Who Am I?

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This past Saturday, my husband & I were sitting on the couch just having a general day. I can’t remember what started the conversation, except that I KNOW it was him (fist pump & bump from me to the Holy Spirit). He asked about when the Church started. Since I tend to blather on & on (& on & on & on…), I concentrated on brevity. I said, “Oh, somewhere in the New Testament before Easter, Jesus told Simon Peter that ‘… on this rock I shall build my Church…'” I further added that He (Jesus) also told Simon Peter that He (Jesus) would give Simon Peter the keys to Heaven and the Church. My husband’s reply was a simple “Oh” or grunt of acknowledgement. Regardless of his response, I was tremendously pleased that he broached the subject.

Imagine my absolute SHOCK when, at Mass Sunday, the Gospel was that *very* reading. Jesus asks the disciples, “Who do the people say that I am?” followed by “Who do *you* say that I am?” Simon Peter was the only one brave enough (or lacking the edit function of his brain like me) to say, “You’re the Christ”. Then followed my above mentioned quote from that same chapter. As the reading began I looked over and was dismayed to see that our children looked to be thoroughly distracting my baptized (but not confirmed) husband. I said a silent prayer to the Holy Spirit to allow him (my husband) to hear the words of the reading AND the homily. Then I tried to divide my attention between the children, Mass, & my husband’s demeanor; therefore I completely forgot about the revelation during Mass. Later at home, amid the chaos that is life with a 3 year old & 21 month old, my husband said something about it being funny that the reading at Mass was exactly what we’d talked about. Again, I internally fist pumped & bumped the Holy Spirit, but kept my answer non-chalant & brief.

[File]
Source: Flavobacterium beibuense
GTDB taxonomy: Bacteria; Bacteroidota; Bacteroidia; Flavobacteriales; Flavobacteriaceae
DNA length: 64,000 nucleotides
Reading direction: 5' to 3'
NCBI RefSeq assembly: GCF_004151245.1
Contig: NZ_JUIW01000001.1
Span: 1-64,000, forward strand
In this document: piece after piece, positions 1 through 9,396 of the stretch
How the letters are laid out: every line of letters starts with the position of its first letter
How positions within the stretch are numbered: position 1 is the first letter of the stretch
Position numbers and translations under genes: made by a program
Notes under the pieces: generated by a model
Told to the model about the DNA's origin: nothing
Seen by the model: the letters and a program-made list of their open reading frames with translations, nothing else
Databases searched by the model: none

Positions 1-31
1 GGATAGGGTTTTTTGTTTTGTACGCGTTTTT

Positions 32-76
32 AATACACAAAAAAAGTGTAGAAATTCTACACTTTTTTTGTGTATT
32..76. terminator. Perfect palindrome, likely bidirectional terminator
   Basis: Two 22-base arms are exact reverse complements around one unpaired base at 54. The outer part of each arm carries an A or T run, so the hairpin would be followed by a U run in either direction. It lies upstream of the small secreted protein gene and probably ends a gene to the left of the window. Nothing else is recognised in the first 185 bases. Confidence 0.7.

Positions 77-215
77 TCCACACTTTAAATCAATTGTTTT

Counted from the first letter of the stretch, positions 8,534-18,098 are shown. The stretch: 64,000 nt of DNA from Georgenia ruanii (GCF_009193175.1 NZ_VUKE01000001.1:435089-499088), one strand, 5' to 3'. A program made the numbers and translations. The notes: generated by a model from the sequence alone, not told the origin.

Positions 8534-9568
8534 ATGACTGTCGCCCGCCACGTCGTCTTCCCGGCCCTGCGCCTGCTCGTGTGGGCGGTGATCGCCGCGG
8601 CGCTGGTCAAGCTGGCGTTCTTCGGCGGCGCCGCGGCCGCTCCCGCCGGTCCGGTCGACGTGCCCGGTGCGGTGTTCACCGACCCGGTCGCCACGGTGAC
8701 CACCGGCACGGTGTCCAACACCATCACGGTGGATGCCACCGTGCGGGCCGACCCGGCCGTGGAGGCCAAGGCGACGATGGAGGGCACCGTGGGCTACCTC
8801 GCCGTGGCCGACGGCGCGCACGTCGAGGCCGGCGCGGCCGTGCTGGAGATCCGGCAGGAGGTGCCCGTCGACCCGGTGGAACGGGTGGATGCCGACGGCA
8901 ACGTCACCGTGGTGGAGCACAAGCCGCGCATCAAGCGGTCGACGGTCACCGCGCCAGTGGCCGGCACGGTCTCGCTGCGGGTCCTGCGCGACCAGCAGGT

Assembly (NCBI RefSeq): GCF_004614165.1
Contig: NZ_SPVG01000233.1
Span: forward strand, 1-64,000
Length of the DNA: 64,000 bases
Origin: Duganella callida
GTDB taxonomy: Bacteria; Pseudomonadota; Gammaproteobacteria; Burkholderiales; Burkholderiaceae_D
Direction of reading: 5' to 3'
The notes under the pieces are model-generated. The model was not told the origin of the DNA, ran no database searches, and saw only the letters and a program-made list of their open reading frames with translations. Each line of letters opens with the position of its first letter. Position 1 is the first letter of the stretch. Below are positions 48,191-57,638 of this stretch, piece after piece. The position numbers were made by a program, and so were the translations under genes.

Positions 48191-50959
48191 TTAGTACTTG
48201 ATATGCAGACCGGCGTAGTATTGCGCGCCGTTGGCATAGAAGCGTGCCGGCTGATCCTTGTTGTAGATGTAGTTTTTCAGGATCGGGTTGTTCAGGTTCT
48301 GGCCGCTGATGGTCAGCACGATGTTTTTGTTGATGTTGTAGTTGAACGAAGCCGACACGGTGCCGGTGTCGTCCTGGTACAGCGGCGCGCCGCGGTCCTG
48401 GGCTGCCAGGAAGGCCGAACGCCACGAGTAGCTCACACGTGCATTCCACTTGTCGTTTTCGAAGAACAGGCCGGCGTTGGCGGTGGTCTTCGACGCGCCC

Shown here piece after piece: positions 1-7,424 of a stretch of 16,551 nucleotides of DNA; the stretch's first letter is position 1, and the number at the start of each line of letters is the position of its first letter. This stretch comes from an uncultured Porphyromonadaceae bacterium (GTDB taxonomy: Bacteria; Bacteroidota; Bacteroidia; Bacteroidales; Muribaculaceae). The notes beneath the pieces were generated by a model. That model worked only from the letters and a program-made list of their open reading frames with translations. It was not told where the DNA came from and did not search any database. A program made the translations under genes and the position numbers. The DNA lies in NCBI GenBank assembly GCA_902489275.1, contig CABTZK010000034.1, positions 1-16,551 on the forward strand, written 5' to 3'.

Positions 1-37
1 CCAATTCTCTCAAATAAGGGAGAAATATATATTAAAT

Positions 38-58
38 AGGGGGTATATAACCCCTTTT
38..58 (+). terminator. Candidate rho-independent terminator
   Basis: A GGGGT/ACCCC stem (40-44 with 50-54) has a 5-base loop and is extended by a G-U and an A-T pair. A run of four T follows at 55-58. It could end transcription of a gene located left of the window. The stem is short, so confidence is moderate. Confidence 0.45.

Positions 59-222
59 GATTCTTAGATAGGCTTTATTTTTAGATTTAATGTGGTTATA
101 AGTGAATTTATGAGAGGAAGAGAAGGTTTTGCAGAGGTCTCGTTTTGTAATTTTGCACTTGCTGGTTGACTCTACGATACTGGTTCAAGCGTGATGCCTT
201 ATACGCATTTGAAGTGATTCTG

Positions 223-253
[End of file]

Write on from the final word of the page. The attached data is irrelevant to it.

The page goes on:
That got me to thinking. Who am I that God should listen to my all-too brief prayers? Who am I that others should look at me & find encouragement, inspiration, and happiness? Who am I that God has blessed me with the family (and friends) I have? Who am I that God has given the struggles to overcome and therefore become an inspiration to others around me. The answer is, basically, I am who God made me.

It is often bandied about that God works in mysterious ways and that if you want to make God laugh, tell Him your plans. Well, I am the personification of the latter of these as well as the former (but mostly the latter). Too often I get caught up in the little things and forget or dismiss my prayer-life, the sacraments, or the blessings that I have been given. To be honest, sometimes the struggles God has given me are actually the biggest blessings I have. Obviously, I don’t see that at the time, but upon reflection later (sometimes MUCH MUCH MUCH later) my struggles have been times when I have developed certain traits that make me a better person. This better person  God is molding is who He wants me to be. The comfortable, vague-minded, obsessive, defiant, anxious person is the anthema of God’s plan for me.  It is up to me, and EVERYONE, to become the person God means us to be through His means, not our own.